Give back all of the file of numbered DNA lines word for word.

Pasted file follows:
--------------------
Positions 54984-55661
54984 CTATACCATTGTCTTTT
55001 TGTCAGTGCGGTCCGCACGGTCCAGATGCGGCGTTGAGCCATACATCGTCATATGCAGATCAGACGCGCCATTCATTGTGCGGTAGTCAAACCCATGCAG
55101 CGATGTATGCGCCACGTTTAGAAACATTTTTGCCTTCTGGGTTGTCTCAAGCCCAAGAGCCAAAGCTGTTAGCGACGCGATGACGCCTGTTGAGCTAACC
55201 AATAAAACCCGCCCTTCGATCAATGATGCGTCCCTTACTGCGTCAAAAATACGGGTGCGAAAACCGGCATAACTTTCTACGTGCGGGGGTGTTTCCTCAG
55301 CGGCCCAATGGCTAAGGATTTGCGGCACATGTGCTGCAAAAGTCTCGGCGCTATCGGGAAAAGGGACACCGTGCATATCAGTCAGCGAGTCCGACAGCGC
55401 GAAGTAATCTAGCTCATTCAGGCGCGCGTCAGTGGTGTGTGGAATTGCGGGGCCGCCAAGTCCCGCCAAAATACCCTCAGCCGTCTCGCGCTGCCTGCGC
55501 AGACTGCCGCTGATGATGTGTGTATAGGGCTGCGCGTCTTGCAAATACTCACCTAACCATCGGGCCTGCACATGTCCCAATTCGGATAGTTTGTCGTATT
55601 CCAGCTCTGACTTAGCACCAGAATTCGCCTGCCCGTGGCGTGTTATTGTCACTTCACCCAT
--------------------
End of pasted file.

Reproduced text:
Positions 54984-55661
54984 CTATACCATTGTCTTTT
55001 TGTCAGTGCGGTCCGCACGGTCCAGATGCGGCGTTGAGCCATACATCGTCATATGCAGATCAGACGCGCCATTCATTGTGCGGTAGTCAAACCCATGCAG
55101 CGATGTATGCGCCACGTTTAGAAACATTTTTGCCTTCTGGGTTGTCTCAAGCCCAAGAGCCAAAGCTGTTAGCGACGCGATGACGCCTGTTGAGCTAACC
55201 AATAAAACCCGCCCTTCGATCAATGATGCGTCCCTTACTGCGTCAAAAATACGGGTGCGAAAACCGGCATAACTTTCTACGTGCGGGGGTGTTTCCTCAG
55301 CGGCCCAATGGCTAAGGATTTGCGGCACATGTGCTGCAAAAGTCTCGGCGCTATCGGGAAAAGGGACACCGTGCATATCAGTCAGCGAGTCCGACAGCGC
55401 GAAGTAATCTAGCTCATTCAGGCGCGCGTCAGTGGTGTGTGGAATTGCGGGGCCGCCAAGTCCCGCCAAAATACCCTCAGCCGTCTCGCGCTGCCTGCGC
55501 AGACTGCCGCTGATGATGTGTGTATAGGGCTGCGCGTCTTGCAAATACTCACCTAACCATCGGGCCTGCACATGTCCCAATTCGGATAGTTTGTCGTATT
55601 CCAGCTCTGACTTAGCACCAGAATTCGCCTGCCCGTGGCGTGTTATTGTCACTTCACCCAT